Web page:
With six reported run-ins with sharks so far this summer in the waters off Long Island, swimmers, surfers and beach-goers alike have been left wondering what’s causing this uptick in attacks.
We sat down with shark researcher and high school biology teacher Matthew Berkhout ’09, who also works as an adjunct biology professor at St. Joseph’s University, New York, to get some answers to our shark-filled questions.
Berkhout, who earned a B.S. in Biology with a Concentration in Adolescence Education from St. Joseph’s Long Island Campus in 2009, is a key member of a group of scientists conducting a years-long shark research project in the Atlantic Ocean, between Cape May, New Jersey and Montauk, New York. The research team includes scientists from the South Fork Natural History Museum, SOFO, who’s sponsoring the research).
OnCampus: There was only one reported shark bite in the waters off Long Island last summer, but there have been six attacks so far this summer. What do you think is the leading cause for this drastic uptick in attacks?
Berkhout: Although these events in the news are obviously negative interactions, the fact that we’re seeing these large numbers of sharks is actually a success story. We’ve been protecting sharks and their food for decades now, and it is working. It seems that most of these people interacting with sharks are swimming or surfing in schools of Atlantic Menhaden (bunker), a primary food source for them.
Greater numbers of sharks are feeding close to shore, and the bathers get in the way. It is important that people know not to swim near schools of fish or at dusk and dawn, when sharks feed the most. With more animals in shallow water and more bathers every year, we should not be terribly surprised that there are some injuries in the water. It’s also important to note that not all “attacks” are bites.
OC: Do you think climate change could be related, and if so, how?
Berkhout: There is no evidence to suggest that climate change is playing a role here. It seems much more likely that protections for bunker and several species of sharks are allowing the populations of these apex predators to rebound toward historically appropriate numbers.
OC: Is there any sign that there’s a shortage in their normal prey?
Berkhout: Thanks to the protective regulations put in place, there is no shortage of prey. It’s actually much more likely that the abundance of prey is bringing these animals closer to shore, where humans spend their time in the water.
The sharks have no interest in feeding on humans, and in most cases, lack the anatomy to do so — jaw size and structure wouldn’t allow them to break bones and gain a meal from a person. These “attacks” we have been seeing are typically the incidental interactions where people interfere with the normal predatory behavior of sharks. The animals are just trying to eat bunker in a large school and the swimmer is in the way.
OC: Have you noticed an increase in the number of sharks you’re seeing and tagging each year?
Berkhout: Although I can’t comment on unpublished results, the last few years have certainly been very “sharky.”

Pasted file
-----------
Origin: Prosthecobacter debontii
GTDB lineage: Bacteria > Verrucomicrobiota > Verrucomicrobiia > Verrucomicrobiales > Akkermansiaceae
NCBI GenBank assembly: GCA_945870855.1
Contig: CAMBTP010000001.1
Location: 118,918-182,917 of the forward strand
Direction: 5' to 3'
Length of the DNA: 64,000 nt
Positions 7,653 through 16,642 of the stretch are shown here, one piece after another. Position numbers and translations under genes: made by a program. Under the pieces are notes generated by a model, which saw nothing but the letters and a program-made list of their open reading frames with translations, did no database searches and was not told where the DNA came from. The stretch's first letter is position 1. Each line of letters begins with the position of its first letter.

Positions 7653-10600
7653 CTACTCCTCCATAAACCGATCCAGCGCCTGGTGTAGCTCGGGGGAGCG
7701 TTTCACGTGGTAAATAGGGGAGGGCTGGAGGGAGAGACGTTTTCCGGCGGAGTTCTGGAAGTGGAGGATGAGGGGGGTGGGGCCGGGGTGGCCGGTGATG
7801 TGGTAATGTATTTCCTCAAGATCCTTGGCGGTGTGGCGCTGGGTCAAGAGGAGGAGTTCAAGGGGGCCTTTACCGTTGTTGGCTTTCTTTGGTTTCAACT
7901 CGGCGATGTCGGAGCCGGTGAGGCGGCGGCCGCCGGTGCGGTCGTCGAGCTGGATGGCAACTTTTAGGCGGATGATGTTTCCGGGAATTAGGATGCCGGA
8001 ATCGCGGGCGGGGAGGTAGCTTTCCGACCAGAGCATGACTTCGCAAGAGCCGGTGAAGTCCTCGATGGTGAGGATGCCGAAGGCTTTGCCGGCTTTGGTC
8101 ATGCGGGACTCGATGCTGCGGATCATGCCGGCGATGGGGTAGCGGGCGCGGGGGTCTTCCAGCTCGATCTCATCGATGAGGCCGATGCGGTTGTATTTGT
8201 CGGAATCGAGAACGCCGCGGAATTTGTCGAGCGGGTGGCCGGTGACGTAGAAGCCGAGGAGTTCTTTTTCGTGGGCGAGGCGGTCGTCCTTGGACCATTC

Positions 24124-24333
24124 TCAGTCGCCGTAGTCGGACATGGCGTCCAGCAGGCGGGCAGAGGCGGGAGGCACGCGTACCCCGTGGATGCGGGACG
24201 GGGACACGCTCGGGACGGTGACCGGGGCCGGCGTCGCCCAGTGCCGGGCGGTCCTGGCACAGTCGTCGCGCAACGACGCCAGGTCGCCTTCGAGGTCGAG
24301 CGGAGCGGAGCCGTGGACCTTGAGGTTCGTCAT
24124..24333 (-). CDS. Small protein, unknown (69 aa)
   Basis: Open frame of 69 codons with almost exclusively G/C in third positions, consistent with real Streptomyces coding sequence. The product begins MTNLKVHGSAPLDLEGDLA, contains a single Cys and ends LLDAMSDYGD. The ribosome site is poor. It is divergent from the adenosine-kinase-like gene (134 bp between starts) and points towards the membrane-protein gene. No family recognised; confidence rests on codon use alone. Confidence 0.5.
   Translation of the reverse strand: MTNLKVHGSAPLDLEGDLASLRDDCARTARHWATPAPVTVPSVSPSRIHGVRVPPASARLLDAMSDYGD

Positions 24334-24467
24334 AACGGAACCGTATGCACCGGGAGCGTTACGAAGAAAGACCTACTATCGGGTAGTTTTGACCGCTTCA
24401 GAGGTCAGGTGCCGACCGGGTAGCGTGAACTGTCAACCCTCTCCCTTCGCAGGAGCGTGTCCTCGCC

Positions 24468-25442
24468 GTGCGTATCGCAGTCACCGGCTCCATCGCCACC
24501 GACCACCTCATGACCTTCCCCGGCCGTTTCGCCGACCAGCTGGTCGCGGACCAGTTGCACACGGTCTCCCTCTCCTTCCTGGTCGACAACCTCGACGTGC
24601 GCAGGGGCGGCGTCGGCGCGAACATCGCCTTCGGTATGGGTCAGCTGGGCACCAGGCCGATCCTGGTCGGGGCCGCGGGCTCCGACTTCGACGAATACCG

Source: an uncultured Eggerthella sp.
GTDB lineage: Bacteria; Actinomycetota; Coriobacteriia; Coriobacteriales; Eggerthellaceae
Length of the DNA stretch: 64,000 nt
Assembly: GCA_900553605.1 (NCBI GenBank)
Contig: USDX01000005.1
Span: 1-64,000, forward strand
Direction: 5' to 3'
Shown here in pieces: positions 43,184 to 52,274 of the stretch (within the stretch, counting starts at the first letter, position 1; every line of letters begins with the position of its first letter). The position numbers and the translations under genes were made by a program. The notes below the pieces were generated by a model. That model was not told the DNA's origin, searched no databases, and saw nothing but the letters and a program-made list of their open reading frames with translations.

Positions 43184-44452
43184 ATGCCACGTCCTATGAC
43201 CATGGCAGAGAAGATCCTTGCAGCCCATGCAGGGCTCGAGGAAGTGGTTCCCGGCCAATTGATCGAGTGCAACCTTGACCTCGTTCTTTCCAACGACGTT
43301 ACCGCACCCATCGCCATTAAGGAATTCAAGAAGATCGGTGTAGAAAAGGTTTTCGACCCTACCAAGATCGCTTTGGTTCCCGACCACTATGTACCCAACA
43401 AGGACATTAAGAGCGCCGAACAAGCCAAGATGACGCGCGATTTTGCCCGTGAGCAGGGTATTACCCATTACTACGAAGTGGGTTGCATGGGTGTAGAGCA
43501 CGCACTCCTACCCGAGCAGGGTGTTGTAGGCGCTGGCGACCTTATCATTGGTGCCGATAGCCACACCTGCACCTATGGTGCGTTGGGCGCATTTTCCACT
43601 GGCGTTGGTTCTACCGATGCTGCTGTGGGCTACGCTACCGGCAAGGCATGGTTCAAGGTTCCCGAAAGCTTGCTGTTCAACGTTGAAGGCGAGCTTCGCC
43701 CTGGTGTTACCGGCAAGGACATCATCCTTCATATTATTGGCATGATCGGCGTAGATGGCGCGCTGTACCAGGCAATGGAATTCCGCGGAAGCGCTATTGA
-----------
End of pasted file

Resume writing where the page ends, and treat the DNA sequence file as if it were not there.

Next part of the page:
OC: What kinds of sharks have you tagged this summer, and how many?
Berkhout: We have caught and assessed over 50 sharks this season, most of them dusky sharks. In collaboration with the Peterson Lab of Stony Brook University, the SOFO sharks team has put internal acoustic tags in 25 duskies, 10 sand tiger sharks and a few sandbar sharks, commonly called “brown sharks.” The south shore of Long Island has historically been important habitat for these sharks, so it makes sense that we are catching them here.
OC: A recent article by NPR suggests that the sharks, most likely juvenile sand tigers, are confusing people’s feet for fish. Can you speak to any of this based on your research, such as a large number of juvenile sand tiger sharks, why the bunker fish are close to shore, or why a juvenile shark may be more likely to bite a person?
Berkhout: It sounds like that article accurately explained what is often happening. Growing populations do have a greater proportion of juveniles, thanks to a large number of births. That is very likely the situation with sand tiger, dusky and sandbar sharks. In fact, almost all of the dusky sharks we tagged this season were newborns.
Just like humans, young sharks must learn to differentiate between what is food and what is not — but in the case of sharks, the only way they have to do that is to use their mouths. As they gain experience, they become better at recognizing the difference. That’s one reason why most shark bites involve juvenile animals. They mistake a foot for a fish, for instance.
OC: Why do you consider this increase in the amount of shark activity to be a success story?
Berkhout: A large number of apex predators is a sign of a healthy ecosystem. We have been working hard to restore the populations of sharks, seals, whales and dolphins, and protecting their food source has been a successful strategy. That means if dolphins or whales are feeding on bunker at your beach, there are probably sharks there, too — even if we can’t see them. It is not a good idea to paddle over to get a better look.
In general, it is good practice to stay away from wild animals. More specifically, we need to remember that the ocean is the sharks’ habitat. They are simply trying to feed and survive successfully. The best thing we can do is stay away from them and their food.